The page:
but is pleased and untroubled in mind,
come to a stop.

In a monk who is not vexed with his co-mates in the brahma-life,
but is pleased and untroubled in mind,
the mind of such an one inclines to exertion,
to application,
to perseverance,
to striving.

In him whose mind inclines to exertion,
to application,
to perseverance,
to striving
this fifth mental obstruction
is abandoned.

In this one the five mental obstructions
are abandoned.

 

§

 

18. And in what sort, monks, are the five bondages of the heart well rooted out?

Herein a monk is dispassionate in things sensual;
desire,
affections,
thirsting,
distress
and craving
are gone from him.

In a monk who is dispassionate in things sensual;
desire,
affections,
thirsting,
distress
and craving
gone from him,
the mind inclines to exertion,
to application,
perseverance
and striving.

In him whose mind inclines to exertion,
to application,
perseverance
and striving,
this first bondage of the heart
is well rooted out.

19. Again in body a monk is dispassionate;
desire,
affections,
thirsting,
distress
and craving
are gone from him.

In a monk who is not dispassionate in things bodily;
desire,
affections,
thirsting,
distress
and craving
gone from him,
the mind inclines to exertion,
to application,
perseverance
and striving.

In him whose mind inclines to exertion,
to application,
perseverance
and striving,
this second bondage of the heart
is well rooted out.

20. Again a monk is dispassionate in the matter of objective form;
desire,
affections,
thirsting,
distress
and craving
are gone from him.

In a monk who is dispassionate in the matter of objective form;
desire,
affections,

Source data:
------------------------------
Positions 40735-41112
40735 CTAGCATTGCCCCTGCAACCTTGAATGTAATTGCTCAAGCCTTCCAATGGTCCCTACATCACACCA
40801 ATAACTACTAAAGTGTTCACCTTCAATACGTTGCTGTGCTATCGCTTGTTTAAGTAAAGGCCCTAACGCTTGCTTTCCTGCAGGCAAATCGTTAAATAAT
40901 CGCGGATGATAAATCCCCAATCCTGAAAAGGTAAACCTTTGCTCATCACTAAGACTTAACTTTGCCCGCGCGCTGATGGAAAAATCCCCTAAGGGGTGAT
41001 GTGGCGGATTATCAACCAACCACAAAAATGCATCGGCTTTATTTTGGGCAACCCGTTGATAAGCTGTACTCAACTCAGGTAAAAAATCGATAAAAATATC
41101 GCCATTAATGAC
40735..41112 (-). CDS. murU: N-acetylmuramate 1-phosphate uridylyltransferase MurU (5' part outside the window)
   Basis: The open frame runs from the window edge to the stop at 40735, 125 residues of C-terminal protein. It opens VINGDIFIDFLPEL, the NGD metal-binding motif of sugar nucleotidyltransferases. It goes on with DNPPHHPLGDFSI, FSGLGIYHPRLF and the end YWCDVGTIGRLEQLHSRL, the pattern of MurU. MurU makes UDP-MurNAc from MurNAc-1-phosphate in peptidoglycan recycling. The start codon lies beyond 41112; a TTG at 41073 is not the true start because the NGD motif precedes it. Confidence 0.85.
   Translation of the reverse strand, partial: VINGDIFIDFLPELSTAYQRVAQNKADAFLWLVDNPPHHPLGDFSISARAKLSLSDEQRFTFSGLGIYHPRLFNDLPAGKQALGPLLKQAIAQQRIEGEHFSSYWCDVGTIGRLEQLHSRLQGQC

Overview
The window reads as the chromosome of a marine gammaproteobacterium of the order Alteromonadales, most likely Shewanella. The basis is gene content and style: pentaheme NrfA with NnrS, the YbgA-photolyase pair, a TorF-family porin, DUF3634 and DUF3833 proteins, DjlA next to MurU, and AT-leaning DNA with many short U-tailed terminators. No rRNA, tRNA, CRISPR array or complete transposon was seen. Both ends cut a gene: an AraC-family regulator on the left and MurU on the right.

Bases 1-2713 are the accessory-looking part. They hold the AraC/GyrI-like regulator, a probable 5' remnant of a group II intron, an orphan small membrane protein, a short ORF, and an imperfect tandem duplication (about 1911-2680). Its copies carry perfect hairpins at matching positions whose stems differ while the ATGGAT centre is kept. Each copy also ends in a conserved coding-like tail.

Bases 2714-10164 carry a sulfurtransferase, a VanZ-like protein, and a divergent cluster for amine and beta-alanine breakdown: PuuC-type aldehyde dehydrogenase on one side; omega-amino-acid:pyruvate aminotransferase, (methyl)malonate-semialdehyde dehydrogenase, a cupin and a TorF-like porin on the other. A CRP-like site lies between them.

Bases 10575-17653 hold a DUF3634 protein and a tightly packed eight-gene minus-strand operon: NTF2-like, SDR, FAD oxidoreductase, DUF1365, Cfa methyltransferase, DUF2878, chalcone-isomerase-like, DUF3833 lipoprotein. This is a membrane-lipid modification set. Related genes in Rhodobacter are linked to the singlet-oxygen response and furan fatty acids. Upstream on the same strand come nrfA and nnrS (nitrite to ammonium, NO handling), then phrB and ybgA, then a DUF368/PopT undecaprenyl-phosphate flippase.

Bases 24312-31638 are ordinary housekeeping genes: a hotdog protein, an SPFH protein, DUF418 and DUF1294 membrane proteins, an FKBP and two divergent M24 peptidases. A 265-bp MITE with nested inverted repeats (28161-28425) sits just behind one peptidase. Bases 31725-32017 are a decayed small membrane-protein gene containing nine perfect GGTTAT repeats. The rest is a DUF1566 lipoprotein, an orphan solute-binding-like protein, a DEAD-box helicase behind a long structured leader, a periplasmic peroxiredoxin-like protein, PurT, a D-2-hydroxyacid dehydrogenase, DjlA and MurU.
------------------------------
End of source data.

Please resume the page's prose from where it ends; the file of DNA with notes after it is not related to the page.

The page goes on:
thirsting,
distress
and craving
gone from him,
the mind inclines to exertion,
to application,
perseverance
and striving.

In him whose mind inclines to exertion,
to application,
perseverance
and striving,
this third bondage of the heart
is well rooted out.

21. Again, a monk, does not eat his bellyful
does not live given to the pleasure
of lying down on back or side,
a prey to torpor.

In a monk who does not eat his bellyful
who does not live given to the pleasure
of lying down on back or side,
a prey to torpor,
the mind inclines to exertion,
to application,
perseverance
and striving.

In him whose mind inclines to exertion,
to application,
perseverance
and striving,
this fourth bondage of the heart
is well rooted out.

22. Again, a monk, leads not the brahma-life
with a view to join some order of devas,
with the thought:

"By virtue of this way of life
or practice
or austerity
or brahma-life
I shall become some deva [16] or other."

Whatsoever monk leads not the brahma-life
with a view to join some order of devas,
with the thought:

"By virtue of this way of life
or practice
or austerity
or brahma-life
I shall become some deva or other,"
his mind inclines to exertion,
to application,
to perseverance and striving.

In him whose mind inclines to exertion,
to application,
perseverance
and striving,
this fifth bondage of the heart
is well rooted out.

In this one the five bondages of the heart
are well rooted out.

 

§

 

23. Monks, in whatsoever monk or nun
these five mental obstructions
are abandoned
and these five bondages of the heart
are well rooted out,
in such an one,
come night, come day,
growth,
not decline,
in good states may be looked for.

 

§

 

Just as in the bright period of the moon,
come night, come day,
it waxes in beauty,
waxes in roundness,
waxes in splendour,
waxes in the height and compass of its orbit,
even so
in whatsoever monk or nun
these five mental obstructions
are abandoned
and these five bondages of the heart
are well rooted out,
in such,
come night, come day,
growth,
not decline,
in good states may be looked for.'

 


[1] Ceto-khilā; cf. K.S. v, 45; G.S. iii, 182 (without similes). The sutta is at M. i, 101; Further Dialog, i, 71. Lord Chalmers trans. 'the fallows of his heart are left untilled.' In M. our first simile is lacking, while the last one is of the hen hatching eggs.

[2] Katamassa. M. i, ad loc., has katam assa throughout followed by imassa.

[3] Cf. A. iv, 343. [AN 8.86 Hare]

[4] Seyya-sukhaɱ passa-sukhaɱ; cf. G.S. ii, 249 on postures; where the 'luxurious' are said to lie on the side.

[5] Cf. S. ii, 106 = JLS. ii, 130; below, § 67.